Bad Customer Service
Have you ever spoken to someone on the phone and got the feeling they didn’t care? We all know that feeling. We’ve all experienced it. You call a company or visit a website, and there’s no one there. The person you’re trying to reach is either too busy or can’t be bothered to answer your question.
There are plenty of reasons for providing bad customer service. For example, some companies may be trying to cut costs, or maybe they’re just not very good at the work they do. And sometimes bad service is the result of a company that’s not very good at providing service.
It’s a common business strategy to cut costs by providing inadequate customer support. Indeed, you can’t expect the companies to admit they’re doing it, but you might be able to guess when they are.
The companies that deliberately provide insufficient customer support are those where (a) the product or service is cheap and (b) the company is big enough that individual customers don’t matter much to them. An airline is a classic example. The cost of your ticket may be only $200, but if you have a problem, you’re unlikely to do anything about it except write a complaint letter—and airlines know that their complaint letters get filed and then forgotten. So they go ahead and mistreat you.
If you’re one of the many customers, and the company has millions of dollars in revenue, it doesn’t matter much if you decide to take your business elsewhere because of bad service. Or if the company offers a free service (like an airline’s frequent flyer miles or a bank’s ATM network), bad service doesn’t cost much in lost business; people who want free stuff put up with poor service.
Some companies intentionally don’t improve their customer services. Some even consider lousy customer service to be an effective strategy.
Bad Customer Service is Ineffective
It may like a good idea, at first, to treat customer service chat poorly to discourage them from coming back. But it makes businesses more reliant on existing customers and less concerned about finding new ones. Excellent customer service builds loyalty, but bad service can drive people away. If you’re looking for a quick fix, offering poor service may seem tempting. But you’re sacrificing long-term success for short-term gains.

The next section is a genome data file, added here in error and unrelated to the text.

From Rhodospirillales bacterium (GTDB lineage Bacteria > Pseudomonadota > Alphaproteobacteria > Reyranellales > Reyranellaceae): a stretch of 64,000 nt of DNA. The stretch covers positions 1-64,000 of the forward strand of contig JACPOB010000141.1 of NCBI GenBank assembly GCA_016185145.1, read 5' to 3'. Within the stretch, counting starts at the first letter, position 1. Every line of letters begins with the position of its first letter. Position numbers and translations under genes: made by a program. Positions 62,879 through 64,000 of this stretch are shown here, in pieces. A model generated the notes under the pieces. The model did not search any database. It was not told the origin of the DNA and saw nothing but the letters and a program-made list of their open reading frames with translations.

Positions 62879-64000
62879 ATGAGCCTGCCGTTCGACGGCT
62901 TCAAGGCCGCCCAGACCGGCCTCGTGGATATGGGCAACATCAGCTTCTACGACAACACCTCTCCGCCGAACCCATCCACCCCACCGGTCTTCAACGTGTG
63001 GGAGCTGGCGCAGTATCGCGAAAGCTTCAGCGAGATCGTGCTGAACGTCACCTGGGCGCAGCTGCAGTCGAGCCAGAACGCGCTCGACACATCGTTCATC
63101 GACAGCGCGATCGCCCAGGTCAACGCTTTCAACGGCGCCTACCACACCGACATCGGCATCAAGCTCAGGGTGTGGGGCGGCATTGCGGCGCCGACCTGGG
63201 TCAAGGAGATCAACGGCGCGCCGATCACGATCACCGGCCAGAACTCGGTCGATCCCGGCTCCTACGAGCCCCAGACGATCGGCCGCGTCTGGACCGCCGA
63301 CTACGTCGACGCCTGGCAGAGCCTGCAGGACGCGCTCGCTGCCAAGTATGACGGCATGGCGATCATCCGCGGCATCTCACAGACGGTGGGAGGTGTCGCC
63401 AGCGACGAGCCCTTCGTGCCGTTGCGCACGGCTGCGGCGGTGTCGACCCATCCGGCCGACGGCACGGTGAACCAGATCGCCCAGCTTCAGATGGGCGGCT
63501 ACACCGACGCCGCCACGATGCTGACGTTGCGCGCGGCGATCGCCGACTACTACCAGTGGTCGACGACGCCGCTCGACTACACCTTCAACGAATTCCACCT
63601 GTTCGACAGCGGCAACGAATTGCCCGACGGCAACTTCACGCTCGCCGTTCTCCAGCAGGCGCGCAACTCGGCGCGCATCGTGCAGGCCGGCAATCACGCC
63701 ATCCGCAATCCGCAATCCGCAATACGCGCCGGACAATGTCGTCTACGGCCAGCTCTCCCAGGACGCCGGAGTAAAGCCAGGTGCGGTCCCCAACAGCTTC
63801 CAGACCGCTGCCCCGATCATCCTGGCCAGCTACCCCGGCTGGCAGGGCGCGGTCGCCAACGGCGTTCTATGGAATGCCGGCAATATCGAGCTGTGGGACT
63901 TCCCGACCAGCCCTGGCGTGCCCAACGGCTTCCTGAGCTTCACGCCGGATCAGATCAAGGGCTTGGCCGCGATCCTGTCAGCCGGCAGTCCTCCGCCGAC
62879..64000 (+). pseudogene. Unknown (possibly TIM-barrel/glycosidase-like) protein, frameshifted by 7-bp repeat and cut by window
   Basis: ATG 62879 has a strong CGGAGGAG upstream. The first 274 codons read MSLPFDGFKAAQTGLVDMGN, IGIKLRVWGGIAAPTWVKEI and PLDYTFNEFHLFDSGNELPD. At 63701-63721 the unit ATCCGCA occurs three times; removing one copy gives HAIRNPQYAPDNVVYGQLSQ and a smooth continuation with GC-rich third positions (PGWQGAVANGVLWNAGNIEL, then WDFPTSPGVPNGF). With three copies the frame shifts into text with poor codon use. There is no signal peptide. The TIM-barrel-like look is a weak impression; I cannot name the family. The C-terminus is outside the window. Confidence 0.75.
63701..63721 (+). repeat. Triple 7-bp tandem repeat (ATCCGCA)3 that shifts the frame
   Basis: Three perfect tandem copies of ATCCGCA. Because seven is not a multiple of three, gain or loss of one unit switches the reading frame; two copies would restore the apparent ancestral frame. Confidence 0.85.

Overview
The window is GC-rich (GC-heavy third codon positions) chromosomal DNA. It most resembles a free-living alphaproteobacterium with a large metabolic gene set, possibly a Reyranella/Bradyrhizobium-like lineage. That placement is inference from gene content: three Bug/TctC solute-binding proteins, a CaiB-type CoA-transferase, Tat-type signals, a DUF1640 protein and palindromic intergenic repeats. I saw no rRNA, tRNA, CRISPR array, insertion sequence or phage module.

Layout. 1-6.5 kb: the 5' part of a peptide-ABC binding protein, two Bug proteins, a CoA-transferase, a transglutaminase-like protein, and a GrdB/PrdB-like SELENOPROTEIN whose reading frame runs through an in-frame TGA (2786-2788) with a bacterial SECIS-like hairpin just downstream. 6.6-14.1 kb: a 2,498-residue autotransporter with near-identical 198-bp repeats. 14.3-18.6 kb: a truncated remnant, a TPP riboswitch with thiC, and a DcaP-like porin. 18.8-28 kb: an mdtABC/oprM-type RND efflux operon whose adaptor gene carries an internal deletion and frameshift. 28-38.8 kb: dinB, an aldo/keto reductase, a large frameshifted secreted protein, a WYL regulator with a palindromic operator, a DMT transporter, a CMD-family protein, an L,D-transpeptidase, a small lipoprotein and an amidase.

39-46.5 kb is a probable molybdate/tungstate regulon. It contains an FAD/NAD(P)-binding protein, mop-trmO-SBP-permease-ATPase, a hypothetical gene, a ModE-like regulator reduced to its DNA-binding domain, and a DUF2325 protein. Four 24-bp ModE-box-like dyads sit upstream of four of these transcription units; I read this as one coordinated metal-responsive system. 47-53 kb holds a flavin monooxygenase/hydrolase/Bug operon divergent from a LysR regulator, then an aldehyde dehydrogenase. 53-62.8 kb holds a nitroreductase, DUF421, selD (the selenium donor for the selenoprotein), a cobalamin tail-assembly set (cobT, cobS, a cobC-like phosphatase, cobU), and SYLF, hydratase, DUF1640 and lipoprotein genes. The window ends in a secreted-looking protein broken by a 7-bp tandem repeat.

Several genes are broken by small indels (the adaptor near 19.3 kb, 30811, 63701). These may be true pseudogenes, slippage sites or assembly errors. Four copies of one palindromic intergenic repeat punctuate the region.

Mistreating Customers is Not Sustainable
Customer satisfaction isn’t just about making them happy when they visit your business. It’s also about making sure that they remember you favorably when they leave and share their experiences with others. To accomplish this, companies need to focus on providing outstanding service at every point of contact, be it online or in person.
When companies cut down on operational costs to compensate for narrow margins, customer service also becomes a lethal target. It is because customer service is expensive and not taken seriously.
But cutting good customer service can have a lasting effect on a company’s reputation and ultimately its bottom line. Customers who feel mistreated once are less likely to return, even if the company offers them good deals and friendly service in the future. So treating customers well is not only It can pay off for companies in the long run.
Focus On Price Then Value
But there’s a problem with this approach — customers don’t think about price and quality separately. Instead, their view of price is a measure of value. And if you’re going to make an effort to comparison-shop, you want to know what you’re getting for your money — which means customer support.
Treating customer service as an afterthought is likely to backfire. In their excellent book “The Field Guide to Understanding Human Error,” Sidney Dekker and John Hollnagel describe a case where an airline outsourced customer service to a third party and then forgot to tell its customers. As a result, they had to go through a third party when they called up looking for support. Eventually, they figured out what had happened and expressed their displeasure by switching carriers.
In conclusion, customer service is one of the most valuable weapons in a business’s arsenal because it is readily available. Most companies can afford to invest in customer service. It doesn’t require expensive equipment or software, just good old-fashioned human interaction.
On the lookout for companies providing exceptional customer service? Check out Spectrum Tv Customer Service and enter your area code to locate your nearest service provider for TV and the Internet. You can thank us later!